While this is "out of my area of expertise, I think...it's inevitable that natural gas is going to be a world commodity, and that because of very substantial price differentials between the price in this country and the prices in Europe and Asia it will happen," FERC Chairman Jon Wellinghoff said during a roundtable briefing with reporters last week at the agency's headquarters in Washington, DC.
As to how big a role the U.S. will play in the global export market, "we have to look at how long it will take to build the infrastructure to do that...It's certainly clear that the infrastructure to export substantial amounts of natural gas is going to take more than five years to do," he said Thursday.
Wellinghoff said exports of liquefied natural gas (LNG) may exert "some upward pressure" on domestic gas prices. But by the time export infrastructure is constructed, he said "other [factors] may affect prices here more significantly than exports, such as additional natural gas for generation." Power generators no longer see coal as the "low-cost alternative" to gas anymore.
As more and more companies invest in LNG export facilities, Commissioner Cheryl LaFleur last Monday questioned how long the U.S. will maintain its technology edge in the development of shale gas that is driving the trend towards LNG exports. "One issue that I've been thinking a lot about...as all the people rush to put their money into export facilities, [is] how long the technological [and price] advantage that the U.S. appears to hold in unconventional gas" will last, she said during a meeting of the Natural Gas Roundtable in Washington, DC.
"There are shale plays in other parts of the world [Europe, Asia and Australia], but the supporting infrastructure isn't there yet to take advantage of that...Estimates vary as to how long our advantage of being the only one doing this will last...My experience is that these technological cycles seem to be shorter...as we move forward all the time," she told executives and regulators.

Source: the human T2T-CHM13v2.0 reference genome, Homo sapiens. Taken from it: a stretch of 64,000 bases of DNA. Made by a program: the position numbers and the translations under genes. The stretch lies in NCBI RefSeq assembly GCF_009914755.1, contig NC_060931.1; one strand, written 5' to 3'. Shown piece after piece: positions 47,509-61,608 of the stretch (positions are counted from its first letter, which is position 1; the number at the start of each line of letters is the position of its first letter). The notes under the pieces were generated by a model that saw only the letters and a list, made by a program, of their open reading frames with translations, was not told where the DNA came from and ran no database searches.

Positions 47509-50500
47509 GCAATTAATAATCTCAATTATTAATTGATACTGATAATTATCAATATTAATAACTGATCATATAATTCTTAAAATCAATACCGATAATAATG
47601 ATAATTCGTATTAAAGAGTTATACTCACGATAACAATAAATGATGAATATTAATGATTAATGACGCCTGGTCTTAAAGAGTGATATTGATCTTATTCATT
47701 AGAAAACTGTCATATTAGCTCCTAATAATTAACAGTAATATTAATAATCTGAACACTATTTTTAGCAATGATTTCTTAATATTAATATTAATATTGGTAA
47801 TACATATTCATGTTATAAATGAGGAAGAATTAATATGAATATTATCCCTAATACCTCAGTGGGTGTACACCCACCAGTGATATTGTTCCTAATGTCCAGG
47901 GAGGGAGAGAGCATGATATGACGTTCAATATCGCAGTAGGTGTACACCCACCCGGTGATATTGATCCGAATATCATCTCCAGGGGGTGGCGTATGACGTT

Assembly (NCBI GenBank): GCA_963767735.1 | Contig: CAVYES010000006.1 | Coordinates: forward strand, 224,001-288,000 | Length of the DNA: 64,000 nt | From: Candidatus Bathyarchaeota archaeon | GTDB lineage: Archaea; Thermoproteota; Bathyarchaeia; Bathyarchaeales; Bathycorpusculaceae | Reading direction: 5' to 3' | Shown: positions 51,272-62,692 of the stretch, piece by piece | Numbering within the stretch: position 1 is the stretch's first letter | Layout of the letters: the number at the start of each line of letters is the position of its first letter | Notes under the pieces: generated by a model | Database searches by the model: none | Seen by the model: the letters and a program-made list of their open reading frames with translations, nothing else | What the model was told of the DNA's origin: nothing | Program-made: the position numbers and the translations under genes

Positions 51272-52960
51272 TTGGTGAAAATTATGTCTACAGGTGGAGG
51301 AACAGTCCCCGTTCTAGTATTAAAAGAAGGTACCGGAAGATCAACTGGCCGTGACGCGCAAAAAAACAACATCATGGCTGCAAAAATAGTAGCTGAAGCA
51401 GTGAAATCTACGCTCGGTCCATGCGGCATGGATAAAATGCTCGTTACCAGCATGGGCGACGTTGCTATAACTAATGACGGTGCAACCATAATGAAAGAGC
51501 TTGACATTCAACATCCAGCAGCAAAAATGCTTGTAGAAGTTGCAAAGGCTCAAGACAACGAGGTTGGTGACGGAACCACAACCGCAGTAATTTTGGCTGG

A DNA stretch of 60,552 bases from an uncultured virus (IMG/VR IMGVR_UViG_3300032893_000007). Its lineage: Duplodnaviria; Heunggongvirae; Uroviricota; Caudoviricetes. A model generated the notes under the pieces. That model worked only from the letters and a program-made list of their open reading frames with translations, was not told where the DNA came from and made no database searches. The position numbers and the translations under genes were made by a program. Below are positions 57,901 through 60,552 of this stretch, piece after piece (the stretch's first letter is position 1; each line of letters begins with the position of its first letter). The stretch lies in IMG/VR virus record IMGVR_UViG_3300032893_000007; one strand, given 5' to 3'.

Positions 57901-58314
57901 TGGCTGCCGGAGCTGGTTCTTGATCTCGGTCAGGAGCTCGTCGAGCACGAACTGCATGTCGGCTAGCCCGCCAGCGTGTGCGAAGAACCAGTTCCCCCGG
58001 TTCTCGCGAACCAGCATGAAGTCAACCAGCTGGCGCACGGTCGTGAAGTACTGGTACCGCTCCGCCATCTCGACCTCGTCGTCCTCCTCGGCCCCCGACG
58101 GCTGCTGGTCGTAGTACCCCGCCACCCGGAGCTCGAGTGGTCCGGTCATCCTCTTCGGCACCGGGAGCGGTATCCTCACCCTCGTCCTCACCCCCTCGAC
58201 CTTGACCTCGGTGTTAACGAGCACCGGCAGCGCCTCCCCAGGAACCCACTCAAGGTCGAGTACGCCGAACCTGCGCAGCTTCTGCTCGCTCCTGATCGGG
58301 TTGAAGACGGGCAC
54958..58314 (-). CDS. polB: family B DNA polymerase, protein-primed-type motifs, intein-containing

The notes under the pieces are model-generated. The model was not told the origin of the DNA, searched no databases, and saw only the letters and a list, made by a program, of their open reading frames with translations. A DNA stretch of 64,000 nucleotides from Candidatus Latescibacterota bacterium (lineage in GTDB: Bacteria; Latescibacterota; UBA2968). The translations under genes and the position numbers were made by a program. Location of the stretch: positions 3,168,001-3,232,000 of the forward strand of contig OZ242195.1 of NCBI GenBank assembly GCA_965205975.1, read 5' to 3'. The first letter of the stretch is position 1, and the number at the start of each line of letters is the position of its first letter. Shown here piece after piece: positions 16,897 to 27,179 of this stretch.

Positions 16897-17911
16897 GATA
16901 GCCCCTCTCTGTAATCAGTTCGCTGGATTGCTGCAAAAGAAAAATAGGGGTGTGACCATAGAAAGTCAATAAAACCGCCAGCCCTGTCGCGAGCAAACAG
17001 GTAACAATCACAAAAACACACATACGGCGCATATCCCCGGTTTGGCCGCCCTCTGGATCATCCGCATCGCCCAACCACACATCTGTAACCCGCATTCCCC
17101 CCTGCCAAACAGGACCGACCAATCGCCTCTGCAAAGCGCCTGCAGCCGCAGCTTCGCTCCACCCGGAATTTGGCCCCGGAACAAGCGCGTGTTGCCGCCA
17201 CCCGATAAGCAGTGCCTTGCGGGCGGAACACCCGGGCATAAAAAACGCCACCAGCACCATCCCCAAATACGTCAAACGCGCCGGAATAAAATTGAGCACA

The Federal Energy Regulatory Commission (FERC) earlier this month approved a proposal by Cheniere Energy's Sabine Pass Liquefaction LLC and Sabine Pass LNG LP to site, construct and operate facilities to liquefy domestic natural gas for export to markets worldwide (see NGI, April 23). This was the Commission's first authorization of a project to export LNG from production resources within the United States.
According to the Commission, four other projects to liquefy natural gas for export are in the pre-filing process. These include proposals filed by Jordan Cove Energy Project LP to build an export liquefaction facility in Oregon, Freeport LNG to build export capability in Brazoria County, TX (see NGI, Nov. 29, 2010); Energy Transfer Equity LP's Trunkline LNG Co., Trunkline LNG Export and Trunkline Gas Co. units to build a natural gas liquefaction project in Lake Charles, LA ( see NGI, April 10); and Cheniere Energy to develop an LNG export liquefaction in Corpus Christi, TX, with the gas primarily to be supplied from the Eagle Ford Shale in South Texas (see NGI, Dec. 19, 2011).
And "I keep hearing about lots of ones [other export projects] that may be in the works," Wellinghoff said. Another export project, formerly to import LNG, popped up in Oregon last week (see related story). But the FERC chief noted that the Commission is not in a rush to proceed with these projects. It will act on the projects "probably as quickly as we acted on Sabine Pass...It took us a while because we needed to look at environmental and safety issues."
In other news, LaFleur said she supported legislative reform of Section 5 under the Natural Gas Act (NGA) to make the refund effective date for gas pipeline shippers consistent with the refund effective date for power customers under the Federal Power Act (FPA).
Under the NGA, pipeline shippers become eligible for refunds only when FERC issues a decision on a Section 5 NGA complaint (prospective refunds), assuming it is favorable to shippers, rather than from the date a complaint is filed with FERC (retroactive refunds). In 1988 Congress amended the FPA to make power customers eligible for retroactive refunds. For years, gas customers have urged have Congress to do the same to the NGA see NGI, April 23).
Wellinghoff said until Congress gives FERC broad authority under the NGA to order retroactive refunds for gas pipeline shippers, the Commission would be vigilant of individual interstate pipeline's returns on equity (ROE). It's "incumbent upon [us] to survey these pipelines to make sure [they are] not over-recovering" their cost of service, he said.
The Commission would continue to look for patterns and practices that might signal ROE over-recovery, he said.
On the rate side, "the location of the gas and all the shale plays are having...considerable impact on our pipeline ratemaking. Pipelines are being utilized differently as a result of the new resources. Capacity values have dropped on many of the long-haul pipelines as strong production growth in the Marcellus and other shale basins displace flows from further away," LaFleur said.
A few years ago, FERC began seeing a "wave of filings" to abandon facilities and services on offshore pipelines, she noted. Now the agency is starting to see proposals to restructure rates closer to the market area part of a pipeline. Downstream customers are objecting to paying for rates for service on the whole length of the pipeline.
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